360 pages, Illus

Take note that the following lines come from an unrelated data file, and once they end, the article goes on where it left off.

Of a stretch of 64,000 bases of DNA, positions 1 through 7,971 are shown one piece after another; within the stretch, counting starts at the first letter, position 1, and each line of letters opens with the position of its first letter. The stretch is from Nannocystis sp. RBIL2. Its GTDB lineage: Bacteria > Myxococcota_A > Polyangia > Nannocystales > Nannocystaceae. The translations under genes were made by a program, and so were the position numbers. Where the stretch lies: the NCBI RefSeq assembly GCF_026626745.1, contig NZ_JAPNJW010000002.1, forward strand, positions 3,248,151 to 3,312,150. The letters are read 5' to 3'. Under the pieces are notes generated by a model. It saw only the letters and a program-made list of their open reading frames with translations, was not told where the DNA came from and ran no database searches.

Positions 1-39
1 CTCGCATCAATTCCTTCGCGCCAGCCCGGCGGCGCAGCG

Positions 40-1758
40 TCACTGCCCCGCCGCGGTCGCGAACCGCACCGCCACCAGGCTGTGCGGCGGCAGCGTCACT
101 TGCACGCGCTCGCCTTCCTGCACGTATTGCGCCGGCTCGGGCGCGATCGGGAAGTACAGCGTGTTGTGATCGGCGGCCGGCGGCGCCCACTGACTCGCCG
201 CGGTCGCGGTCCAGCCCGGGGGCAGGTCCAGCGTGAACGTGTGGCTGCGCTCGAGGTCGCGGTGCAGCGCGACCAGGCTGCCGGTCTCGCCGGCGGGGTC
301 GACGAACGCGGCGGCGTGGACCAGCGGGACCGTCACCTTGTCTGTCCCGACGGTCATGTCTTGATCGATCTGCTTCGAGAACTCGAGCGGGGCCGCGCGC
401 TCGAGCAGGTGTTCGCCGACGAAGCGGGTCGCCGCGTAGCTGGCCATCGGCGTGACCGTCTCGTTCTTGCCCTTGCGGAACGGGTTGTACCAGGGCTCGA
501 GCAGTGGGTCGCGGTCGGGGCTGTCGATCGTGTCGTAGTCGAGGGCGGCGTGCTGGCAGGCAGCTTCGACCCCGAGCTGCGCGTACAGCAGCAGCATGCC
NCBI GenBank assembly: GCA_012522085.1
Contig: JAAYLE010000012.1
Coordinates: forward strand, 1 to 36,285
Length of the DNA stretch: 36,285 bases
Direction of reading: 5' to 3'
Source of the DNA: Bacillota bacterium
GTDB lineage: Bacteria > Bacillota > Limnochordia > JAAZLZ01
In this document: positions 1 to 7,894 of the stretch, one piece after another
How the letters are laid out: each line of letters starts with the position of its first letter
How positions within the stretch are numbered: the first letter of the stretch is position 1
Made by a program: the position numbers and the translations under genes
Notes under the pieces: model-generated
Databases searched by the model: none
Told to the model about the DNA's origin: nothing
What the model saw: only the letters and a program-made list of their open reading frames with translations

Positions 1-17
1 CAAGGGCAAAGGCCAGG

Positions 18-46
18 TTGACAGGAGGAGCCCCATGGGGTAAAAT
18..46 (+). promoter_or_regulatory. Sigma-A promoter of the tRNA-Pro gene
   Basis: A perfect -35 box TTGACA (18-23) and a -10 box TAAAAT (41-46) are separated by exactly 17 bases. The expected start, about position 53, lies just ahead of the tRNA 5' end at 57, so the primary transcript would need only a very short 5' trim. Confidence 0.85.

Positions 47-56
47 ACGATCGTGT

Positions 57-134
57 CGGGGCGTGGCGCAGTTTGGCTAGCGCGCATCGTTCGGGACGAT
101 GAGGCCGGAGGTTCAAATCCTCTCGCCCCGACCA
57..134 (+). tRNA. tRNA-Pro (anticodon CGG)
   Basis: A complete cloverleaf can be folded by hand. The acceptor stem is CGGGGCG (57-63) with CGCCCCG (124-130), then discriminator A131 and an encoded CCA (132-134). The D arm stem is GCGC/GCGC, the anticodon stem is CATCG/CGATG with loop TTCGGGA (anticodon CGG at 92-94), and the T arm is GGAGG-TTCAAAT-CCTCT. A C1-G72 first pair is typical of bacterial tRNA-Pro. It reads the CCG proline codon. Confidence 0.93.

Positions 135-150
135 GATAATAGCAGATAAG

This book is the first of two companion volumes by these authors on trade shocks in controlled economies. Both theoretically innovative and drawing on extensive applied work, it addresses a number of issues in the forefront of economics, principally the relationship between macro and micro economics, by analysing the impact of an external macro shock - the coffee price boom - on each of two developing countries which have much in common but whose governmental organizations and objectives differ sharply. The authors focus on three important ways in which governments affect peasants: setting crop prices; controlling access to consumer goods; and provision of public services. They address these three areas using microeconomic analysis and household survey data collected in Kenya and Tanzania. Much of the analysis is relevant for a wide class of developing countries.
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